This time the car in front of me at the lights took a left and it veered into the left lanes.
The parking ramp lanes.
I followed her and we both drove right under the blockade. The blockade that has always been there. The blockade that says, CLEARANCE 6' 8".
I pushed the button with a shaky finger, took the ticket it spit at me, and drove on in under the raised arm.
"Okay," I thought. "Calm down you moron. You still have a chance to make it on time."
And then, the car in front of me, the car that had so nicely led me in, came to a halt.
She seemed to be waiting for an invisible car to back out of a stall.
For two full minutes we waited.
I thought about honking my horn and shaking my fist at her.
But, it was almost Christmas.
We waited together.
Finally, she gave up and we began to go round and round and up and up.
And then she stopped again.
And we waited and we waited, and we waited for another invisible situation to never happen.
And then, she gave up.
And then she took a right.
I went straight.
Good thing because my Christmas cheer was at an all-time low.
And then I was driving down and down and down.
And around and around and around.
For hours.
Hold on!
A car is backing out!
I slipped right on in and patted my back as I noticed the cement pillar in front of me that read 2C in bold black letters.
I also noticed that my nondeodorized arm pits were soaked underneath my winter coat.
What I wanted to do was sit there for a few minutes and cry.
But, there was no time for tears.
So, I hopped out, stuck the parking ramp ticket in my back pocket.
And ran in the brisk air toward the hospital.
When I got to there to the end of the ramp I peered over the side of the cement wall and saw the ever loving traffic lights and the valet parking sign.
Now, I may have been born with no sense of direction.
But, at that moment I knew that the hospital was in the opposite direction that I had just hoofed it to.
I turned around and I ran to the other end.
I flew down the stairs case.
I blew past the valet service.
And I made it to those big red revolving doors.
The doors that slow time down.
To nothing.
When I finally emerged on the other side I realized that I was in the hospital.
This would have been fine, but my appointment was on the clinic side.
Once again I witnessed time stand still as I shuffled my feet inside those red revolving doors. The doors that accommodate snails.
I ran into bitter wind on my face to identical red revolvers on the clinic side of the situation.
"Yes," I thought once inside the glass merry go round. "I made it."
"Can I help you ma'am?" says the young fella helping patients check in.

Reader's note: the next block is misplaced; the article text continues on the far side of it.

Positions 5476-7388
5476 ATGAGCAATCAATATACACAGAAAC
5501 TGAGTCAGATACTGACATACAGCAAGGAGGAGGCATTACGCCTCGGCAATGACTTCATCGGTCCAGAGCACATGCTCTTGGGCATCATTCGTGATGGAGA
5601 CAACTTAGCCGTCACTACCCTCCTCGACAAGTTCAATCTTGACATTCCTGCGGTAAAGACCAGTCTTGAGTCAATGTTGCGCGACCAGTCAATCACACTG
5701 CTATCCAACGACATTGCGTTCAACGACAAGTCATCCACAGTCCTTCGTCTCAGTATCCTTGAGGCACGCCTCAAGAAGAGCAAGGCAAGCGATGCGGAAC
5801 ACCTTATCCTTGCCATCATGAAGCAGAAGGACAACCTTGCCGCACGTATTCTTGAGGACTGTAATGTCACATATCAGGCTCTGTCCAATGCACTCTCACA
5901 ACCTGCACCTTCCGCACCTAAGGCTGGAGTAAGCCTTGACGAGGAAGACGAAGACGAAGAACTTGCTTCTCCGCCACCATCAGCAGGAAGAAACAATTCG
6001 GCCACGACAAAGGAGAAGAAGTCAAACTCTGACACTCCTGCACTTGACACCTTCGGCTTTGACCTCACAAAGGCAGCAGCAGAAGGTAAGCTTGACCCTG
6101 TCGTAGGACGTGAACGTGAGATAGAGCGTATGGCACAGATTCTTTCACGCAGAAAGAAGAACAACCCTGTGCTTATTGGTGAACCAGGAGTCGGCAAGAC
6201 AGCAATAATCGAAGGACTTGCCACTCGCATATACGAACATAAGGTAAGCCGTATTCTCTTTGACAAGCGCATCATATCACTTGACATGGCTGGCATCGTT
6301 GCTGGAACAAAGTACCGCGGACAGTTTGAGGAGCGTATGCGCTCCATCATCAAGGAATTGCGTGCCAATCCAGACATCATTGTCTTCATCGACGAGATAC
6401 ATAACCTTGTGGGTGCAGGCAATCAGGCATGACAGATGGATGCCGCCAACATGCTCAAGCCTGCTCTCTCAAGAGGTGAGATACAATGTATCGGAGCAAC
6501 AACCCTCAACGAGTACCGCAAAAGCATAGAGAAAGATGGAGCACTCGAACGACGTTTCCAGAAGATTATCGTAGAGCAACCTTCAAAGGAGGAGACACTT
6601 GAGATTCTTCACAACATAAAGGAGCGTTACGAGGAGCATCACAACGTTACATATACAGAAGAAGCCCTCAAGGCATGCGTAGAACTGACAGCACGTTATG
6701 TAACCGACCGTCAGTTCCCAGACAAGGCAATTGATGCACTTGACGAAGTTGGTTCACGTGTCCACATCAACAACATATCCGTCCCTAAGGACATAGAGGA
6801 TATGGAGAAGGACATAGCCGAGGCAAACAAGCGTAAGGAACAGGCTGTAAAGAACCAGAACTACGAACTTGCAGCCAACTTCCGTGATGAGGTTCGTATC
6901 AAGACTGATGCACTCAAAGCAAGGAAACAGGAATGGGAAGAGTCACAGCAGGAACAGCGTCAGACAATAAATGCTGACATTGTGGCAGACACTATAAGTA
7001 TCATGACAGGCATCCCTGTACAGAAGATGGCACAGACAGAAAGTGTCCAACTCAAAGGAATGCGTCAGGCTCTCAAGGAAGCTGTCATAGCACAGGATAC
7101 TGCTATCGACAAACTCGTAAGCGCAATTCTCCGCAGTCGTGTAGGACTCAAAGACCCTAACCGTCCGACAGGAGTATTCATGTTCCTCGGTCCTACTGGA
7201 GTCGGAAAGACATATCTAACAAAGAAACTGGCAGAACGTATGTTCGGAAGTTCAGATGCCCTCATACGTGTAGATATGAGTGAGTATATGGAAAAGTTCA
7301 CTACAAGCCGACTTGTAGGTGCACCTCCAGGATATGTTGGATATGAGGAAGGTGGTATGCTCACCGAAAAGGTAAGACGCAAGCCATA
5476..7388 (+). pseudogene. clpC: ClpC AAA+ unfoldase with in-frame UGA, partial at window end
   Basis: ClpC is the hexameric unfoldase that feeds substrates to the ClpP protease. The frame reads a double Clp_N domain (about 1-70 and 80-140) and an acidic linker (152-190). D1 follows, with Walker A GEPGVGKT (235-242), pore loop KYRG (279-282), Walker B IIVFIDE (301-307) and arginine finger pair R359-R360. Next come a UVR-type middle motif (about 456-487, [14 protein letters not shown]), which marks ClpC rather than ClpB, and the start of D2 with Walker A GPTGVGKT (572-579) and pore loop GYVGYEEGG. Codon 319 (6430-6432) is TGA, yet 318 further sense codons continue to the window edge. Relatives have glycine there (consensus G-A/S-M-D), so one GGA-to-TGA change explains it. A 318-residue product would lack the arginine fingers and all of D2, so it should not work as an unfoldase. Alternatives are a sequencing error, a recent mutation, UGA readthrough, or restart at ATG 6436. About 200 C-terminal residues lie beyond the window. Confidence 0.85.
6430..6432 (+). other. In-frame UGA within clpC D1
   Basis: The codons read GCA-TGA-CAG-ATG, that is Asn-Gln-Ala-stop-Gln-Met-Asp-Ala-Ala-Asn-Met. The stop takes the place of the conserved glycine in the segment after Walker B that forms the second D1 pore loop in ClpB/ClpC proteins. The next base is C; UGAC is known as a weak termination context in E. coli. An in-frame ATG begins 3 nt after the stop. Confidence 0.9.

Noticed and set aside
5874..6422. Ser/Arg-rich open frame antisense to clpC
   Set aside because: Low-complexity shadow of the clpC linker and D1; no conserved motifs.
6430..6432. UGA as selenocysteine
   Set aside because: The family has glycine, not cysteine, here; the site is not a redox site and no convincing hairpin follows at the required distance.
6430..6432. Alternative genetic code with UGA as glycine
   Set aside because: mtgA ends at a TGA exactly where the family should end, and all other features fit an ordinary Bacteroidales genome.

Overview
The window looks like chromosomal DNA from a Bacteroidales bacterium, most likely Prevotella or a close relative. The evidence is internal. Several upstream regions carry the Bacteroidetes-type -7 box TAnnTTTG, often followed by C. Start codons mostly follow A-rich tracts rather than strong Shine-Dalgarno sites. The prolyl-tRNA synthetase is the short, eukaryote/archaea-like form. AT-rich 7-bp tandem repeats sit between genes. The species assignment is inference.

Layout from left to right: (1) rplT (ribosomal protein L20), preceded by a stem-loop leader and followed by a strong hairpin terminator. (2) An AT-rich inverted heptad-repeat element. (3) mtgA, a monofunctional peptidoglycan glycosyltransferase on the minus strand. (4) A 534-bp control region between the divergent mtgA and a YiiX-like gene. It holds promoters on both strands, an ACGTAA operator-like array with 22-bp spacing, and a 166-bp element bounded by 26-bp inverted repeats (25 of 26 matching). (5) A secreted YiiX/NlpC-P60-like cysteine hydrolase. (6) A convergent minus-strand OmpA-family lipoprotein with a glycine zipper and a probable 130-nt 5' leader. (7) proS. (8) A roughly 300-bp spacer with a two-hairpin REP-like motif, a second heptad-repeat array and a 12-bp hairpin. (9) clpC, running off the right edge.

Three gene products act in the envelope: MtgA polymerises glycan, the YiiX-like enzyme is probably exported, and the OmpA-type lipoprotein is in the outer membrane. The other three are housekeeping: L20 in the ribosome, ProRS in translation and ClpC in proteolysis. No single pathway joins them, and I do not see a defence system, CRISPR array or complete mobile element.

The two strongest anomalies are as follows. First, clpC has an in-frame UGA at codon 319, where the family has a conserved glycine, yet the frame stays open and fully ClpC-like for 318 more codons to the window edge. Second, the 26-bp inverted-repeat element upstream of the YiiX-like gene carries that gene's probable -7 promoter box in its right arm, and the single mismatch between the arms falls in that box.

"I have this," I said holding out my shaking preregistration paper.
"Great. Did you take care of your co-pay online?"
"Are you familiar with our kiosks?"
"Yes," I said. "But, I'm late for my appointment."
I could feel my eyes fill.
"What time was your appointment?"
"1:15," I said, lip trembling.
He glanced at the clock on the wall.
The big hands confirmed that it was 1:20.
"You'll be fine. I'll help you."
And he did, in the kindest of ways.
"There. You are all set," he said. "Now, do you know how to get to the breast cancer center?"
"Yes," I said, looking at my feet. "But I don't remember."
So he gently pointed me in the direction of the Atrium elevators.
"Go down to level one and you'll see the sign when you step off.
I headed that way.
But you know what?
I had to pee.
So, with an empty bladder I stepped into the Atrium elevator and stood with a few silent people.
I pushed level one.
We rode in silence.
We stopped.
The doors opened.
I stepped out.
"Hmm," I thought. "Where the hell is that breast cancer center sign?"
I didn't go far.
I turned around and went back to the elevator.
Man it was a busy, busy, place that afternoon.
Finally the doors opened on the elevator revealing that we were on the third floor.
"Whatever," I thought and I stepped inside.
I pushed the level one button once again and watched the hesitant doors begin to close.
And then, just before they met in the middle, in came a hand from the outside.
And a mother and her child shuffled in as the rest of us squeezed a bit closer together around the woman in the wheelchair.
Once more the doors reluctantly began to close. And twice more they were interrupted by a hand from the outside, just as they were about to meet.
So, by the I stepped out of that can of sardines and I saw that breast cancer center sign, I have to say, I was not only elated. I was at least a six foot round snowball.
"Are you wearing any deodorant today?" she says, handing me a gown and pointing to a changing room.
"Unfortunately, no," I answered.
And she laughed.
I am pretty sure she could smell me right through my coat.
Two hours later, after my doctor had studied all the images they'd taken, calling me back in for a couple more snap shots of my paper thinned breasts, and then giving me an exam, the kind where you raise your arms above your head, one at a time, with of course, a young, up and coming, male doctor at her side. Both pretending not to smell the stench in the room, the nurse had taken my blood pressure.
"Oh," she'd said. "142 over 90. Are you feeling any stress today?"
"A little," I'd said.
But then, I got the all clear sign.
And I got to skip on outta there.
Which would have been a lot more fun if I could have found the damn exit.
And if that damn parking ramp ticket would have been in my back pocket where I'd put it.
Well, at least it was there, at the bottom of my dumped out purse, in front of 2C

"But, Millie," says Louisa. "I'm not even kidding. I really am impressed that you got there and back without a hitch. It's just not like you."

On a serious note.
To all of my sisters.
The intention of this story is to make fun of my own stupidity.
Breast cancer, however, is not a laughing matter.